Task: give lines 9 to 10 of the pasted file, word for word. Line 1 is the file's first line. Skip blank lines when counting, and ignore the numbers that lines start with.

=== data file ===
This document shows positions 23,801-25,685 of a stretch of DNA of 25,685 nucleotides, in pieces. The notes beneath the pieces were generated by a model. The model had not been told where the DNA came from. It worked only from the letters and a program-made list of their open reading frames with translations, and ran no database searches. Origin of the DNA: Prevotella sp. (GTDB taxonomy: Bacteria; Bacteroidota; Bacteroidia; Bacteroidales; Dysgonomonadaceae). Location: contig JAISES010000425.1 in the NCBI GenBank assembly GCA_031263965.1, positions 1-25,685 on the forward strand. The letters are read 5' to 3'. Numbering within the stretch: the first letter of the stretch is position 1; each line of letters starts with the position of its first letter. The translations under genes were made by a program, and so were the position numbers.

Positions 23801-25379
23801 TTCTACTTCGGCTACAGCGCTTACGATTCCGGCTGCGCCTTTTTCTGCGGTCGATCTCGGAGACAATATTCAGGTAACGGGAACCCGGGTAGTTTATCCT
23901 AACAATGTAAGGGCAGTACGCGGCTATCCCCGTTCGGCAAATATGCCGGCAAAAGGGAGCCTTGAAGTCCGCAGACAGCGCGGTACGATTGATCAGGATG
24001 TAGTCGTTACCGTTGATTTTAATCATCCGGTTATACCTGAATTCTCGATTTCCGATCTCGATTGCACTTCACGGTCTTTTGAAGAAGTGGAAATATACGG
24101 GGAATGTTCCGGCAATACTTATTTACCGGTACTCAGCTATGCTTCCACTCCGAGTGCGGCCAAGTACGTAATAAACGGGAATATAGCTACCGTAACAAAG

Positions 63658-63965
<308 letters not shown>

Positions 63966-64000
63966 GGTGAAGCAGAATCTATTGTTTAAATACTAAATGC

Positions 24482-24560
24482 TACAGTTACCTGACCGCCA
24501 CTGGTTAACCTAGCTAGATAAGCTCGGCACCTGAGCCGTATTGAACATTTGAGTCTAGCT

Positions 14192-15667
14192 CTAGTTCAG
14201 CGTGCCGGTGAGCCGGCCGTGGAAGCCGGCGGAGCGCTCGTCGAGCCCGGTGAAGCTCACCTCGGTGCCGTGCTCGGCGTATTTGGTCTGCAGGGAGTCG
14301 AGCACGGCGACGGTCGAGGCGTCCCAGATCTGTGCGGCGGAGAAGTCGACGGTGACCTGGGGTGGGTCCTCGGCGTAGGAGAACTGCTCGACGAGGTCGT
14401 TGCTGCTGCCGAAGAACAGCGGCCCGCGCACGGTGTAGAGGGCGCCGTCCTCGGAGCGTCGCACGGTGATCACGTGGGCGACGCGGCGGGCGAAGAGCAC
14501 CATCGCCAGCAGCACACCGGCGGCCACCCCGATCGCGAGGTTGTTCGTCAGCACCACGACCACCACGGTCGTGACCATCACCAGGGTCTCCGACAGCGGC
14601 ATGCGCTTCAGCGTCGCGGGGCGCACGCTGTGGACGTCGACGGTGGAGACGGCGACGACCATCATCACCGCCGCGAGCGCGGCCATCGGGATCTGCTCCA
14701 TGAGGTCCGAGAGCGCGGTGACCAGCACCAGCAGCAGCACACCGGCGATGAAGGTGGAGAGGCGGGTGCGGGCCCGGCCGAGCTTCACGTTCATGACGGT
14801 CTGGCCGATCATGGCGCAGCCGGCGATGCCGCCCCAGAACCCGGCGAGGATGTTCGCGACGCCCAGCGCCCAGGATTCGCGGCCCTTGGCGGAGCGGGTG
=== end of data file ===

Positions 63966-64000
63966 GGTGAAGCAGAATCTATTGTTTAAATACTAAATGC